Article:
Junction between the submental area and the neck Most anterior portion of the supratragal notch Hairline at midsagittal plane Most prominent portion in midsagittal plane of forehead Midpoint of frontonasal suture Junction of bony and cartilaginous dorsum (bony landmark) Junction of the columella with the upper cutaneous lip Point cephalic to dome Most anterior projection of nose Most anterior part of columella Depth of convexity of upper lip Mucocutaneous junction of upper lip Mucocutaneous junction of lower lip Most posterior point between lip and chin Most anterior point of soft tissue chin Lowest point on contour of soft tissue chin Line perpendicular to true vertical through tragion Upper vermilion lip-skin border Lower vermilion lip–skin border Vermilion (anteriormost border) Inferior vermilion (anterior-most border)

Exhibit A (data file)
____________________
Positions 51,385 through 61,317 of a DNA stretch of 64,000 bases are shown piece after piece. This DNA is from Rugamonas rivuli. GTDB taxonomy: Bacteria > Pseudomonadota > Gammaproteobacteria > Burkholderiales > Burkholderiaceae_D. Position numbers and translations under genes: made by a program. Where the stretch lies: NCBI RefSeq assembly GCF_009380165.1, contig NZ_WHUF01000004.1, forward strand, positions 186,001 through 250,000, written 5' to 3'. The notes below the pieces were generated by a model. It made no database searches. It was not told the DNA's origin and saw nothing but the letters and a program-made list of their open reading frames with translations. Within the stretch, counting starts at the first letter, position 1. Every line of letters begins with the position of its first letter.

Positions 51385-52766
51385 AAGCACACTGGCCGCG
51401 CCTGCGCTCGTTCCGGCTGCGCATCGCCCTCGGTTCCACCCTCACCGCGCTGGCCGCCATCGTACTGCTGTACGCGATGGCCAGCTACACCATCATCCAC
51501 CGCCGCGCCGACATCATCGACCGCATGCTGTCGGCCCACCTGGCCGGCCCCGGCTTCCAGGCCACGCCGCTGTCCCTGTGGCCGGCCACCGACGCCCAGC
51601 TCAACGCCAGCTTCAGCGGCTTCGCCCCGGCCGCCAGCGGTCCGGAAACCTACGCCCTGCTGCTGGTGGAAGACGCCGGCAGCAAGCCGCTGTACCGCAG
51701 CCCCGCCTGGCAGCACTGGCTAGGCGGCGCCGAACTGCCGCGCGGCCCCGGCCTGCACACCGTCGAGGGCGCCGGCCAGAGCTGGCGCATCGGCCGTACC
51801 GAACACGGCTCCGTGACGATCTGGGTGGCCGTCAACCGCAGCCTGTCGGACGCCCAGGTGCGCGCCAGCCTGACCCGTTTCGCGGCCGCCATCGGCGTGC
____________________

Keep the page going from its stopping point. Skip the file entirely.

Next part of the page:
Broca in 1862 and is achieved by having the patient peer into a mirror in primary gaze placed 4 feet away. The individual cephalometric points are as shown in Table 2 (see also Figure 1). PROCEDURE-SPECIFIC ANALYSES Rhinoplasty The aesthetic proportion-based measurements include the following (Figs. 2–4): From the basal view, columellar length twice the length of the lobule. A transverse line across mid-nostril on basal view should be equidistant from the nasal tip and alar crease. From the lateral view, 2–4 mm of columellar show (the amount of columella visualized on lateral view) A nasolabial angle of approximately 908 in men and 1108 in the women. The presence of a supratip depression in women (an area cephalic to the point where the lobule meets the dorsum). The presence of a double break: this describes the aesthetic phenomenon of the division of the lobule–dorsum angle into two angles defined by lines following the columella, dorsum, and lobule at the nasal tip. From the frontal view, a gentle curve from the supraorbital rim to the tip (6). Although tip projection and the perceived size of the nose depend on other facial features and the person’s height and weight (7), two methods of measurement for tip